Promise stones

In ancient times (read: “B.C.”!) when two people entered into a contract, they would go to the local “promise stone,” standing on either side of it, and put their index fingers through the keyhole until they touched. They then made a promise to each other.

It relied on honor and integrity alone.
Surround yourself with people who act with honor to others.
And act honorably to others. Especially ones you have a dispute with.

What Ted Cruz & Ted Kennedy Teach Us About Human Decision Making Dynamics

One involved a seemingly simple decision to get on a plane and go to Mexico. The other involved the much bigger decision as to why he wanted to be President of the United States.   These decisions did not go well for the very smart and powerful men who made them.

Why?  Because they are human beings.  Human minds and bodies are amazingly intricate, nuanced, and sophisticated.  Yet, all too often, when it comes to “in the moment” decisions when we are not inclined to, or do not have the time to, think something through, the more primitive part of our brain tends to drive the train.

The decisions both “Teds” faced were ethics decisions.  Any decision that impacts another person – or an entity – is an ethics decision. Ethics decisions always involve a balance of competing interests.  In any ethics decision, there is always our own self interest and there is usually one, possibly many more, interests at stake.

Human beings are very good at seeing our own personal interests, but we have to work hard to see competing interests.   For example, an employee may come to work when they are sick, because they are striving for a promotion or believe not calling in sick demonstrates a strong work ethic.  Yet coming to work when they are sick can cause their co-workers to fall ill resulting in needless illness and a significant loss of production for the employer when the other workers call in sick.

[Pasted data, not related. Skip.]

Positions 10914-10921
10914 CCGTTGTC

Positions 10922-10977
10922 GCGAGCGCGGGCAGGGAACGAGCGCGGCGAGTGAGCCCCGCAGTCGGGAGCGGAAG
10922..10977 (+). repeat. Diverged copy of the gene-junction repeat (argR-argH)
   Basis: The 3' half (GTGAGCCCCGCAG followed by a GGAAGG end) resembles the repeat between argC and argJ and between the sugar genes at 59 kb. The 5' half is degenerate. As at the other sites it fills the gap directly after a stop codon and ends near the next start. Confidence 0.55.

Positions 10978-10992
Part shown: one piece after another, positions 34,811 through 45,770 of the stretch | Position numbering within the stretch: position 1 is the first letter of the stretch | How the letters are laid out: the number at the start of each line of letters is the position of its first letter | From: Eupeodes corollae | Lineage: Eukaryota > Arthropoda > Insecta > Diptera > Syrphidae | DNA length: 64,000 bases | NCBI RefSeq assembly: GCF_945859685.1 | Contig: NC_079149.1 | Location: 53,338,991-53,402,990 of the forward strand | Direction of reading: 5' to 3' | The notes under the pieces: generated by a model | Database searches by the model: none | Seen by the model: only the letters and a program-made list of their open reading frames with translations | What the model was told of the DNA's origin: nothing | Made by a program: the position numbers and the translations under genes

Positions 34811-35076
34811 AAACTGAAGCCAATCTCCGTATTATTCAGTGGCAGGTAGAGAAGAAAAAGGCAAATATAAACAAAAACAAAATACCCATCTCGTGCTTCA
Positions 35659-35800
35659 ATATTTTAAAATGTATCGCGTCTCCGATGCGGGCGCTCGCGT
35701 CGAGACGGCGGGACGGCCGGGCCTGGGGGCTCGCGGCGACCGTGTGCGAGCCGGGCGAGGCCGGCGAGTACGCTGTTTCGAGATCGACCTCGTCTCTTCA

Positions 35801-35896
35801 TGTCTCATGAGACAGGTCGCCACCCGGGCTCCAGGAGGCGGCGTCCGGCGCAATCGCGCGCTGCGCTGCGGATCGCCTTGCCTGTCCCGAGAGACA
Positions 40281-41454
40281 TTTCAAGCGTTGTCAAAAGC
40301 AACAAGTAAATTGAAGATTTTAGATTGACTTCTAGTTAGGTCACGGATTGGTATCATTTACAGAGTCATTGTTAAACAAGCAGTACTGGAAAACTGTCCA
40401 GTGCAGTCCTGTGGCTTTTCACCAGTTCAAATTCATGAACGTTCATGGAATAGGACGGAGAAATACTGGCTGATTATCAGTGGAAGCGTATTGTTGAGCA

We make ethics decisions every day, often unaware that they are actually ethics decisions.  If we are unable to recognize when a situation poses an ethics issue, our decisions will usually be inadequate.

In 1979 Ted Kennedy was preparing to run for President.  His formal announcement was imminent, and he gave, Roger Mudd, a distinguished journalist, an exclusive interview.  Early in the interview, Roger Mudd asked Ted Kennedy “Why do you want to be president?”   The answer was a blank stare and silence for four long seconds.  Until Ted Kennedy stumbled, haltingly, through a rather incoherent answer.  He looked genuinely surprised by the question.  (Question starts at 1.22 minute mark.)  Ted Kennedy Roger Mudd interview. 

It was clear Ted Kennedy could not see the interest every single American had in understanding why he desired unprecedented power over them, and his hands on the levers of government.  Ted Kennedy’s obvious inability to understand the perspective of the American people, coupled with the Chappaquiddick incident, ruined his prospects for the presidency.

Which brings us to Ted Cruz.  We must have a little empathy for Ted Cruz. Who wouldn’t want to escape a deep freeze with no heat and no running water, by going to Mexico?  That is a natural human desire.   And in that moment, his desire to escape the discomfort blinded him to his constituents need for empathy, solidarity and most of all his leadership and action in addressing their suffering.  He himself said about the decision:  “It was obviously a mistake and in hindsight, I wouldn’t have done it,” after he made several attempts at justifying his decision.  Ted Cruz Cancun

We can get better at seeing the competing interests at stake in decisions – with much self awareness and intentional process.  Strong cognitive decision making processes are not only a component of ethical wisdom and wellness, they are also a component of good leadership.

Being skilled at recognizing when an ethics decision is upon us and knowing how to best balance the competing interests is a powerful professional development tool.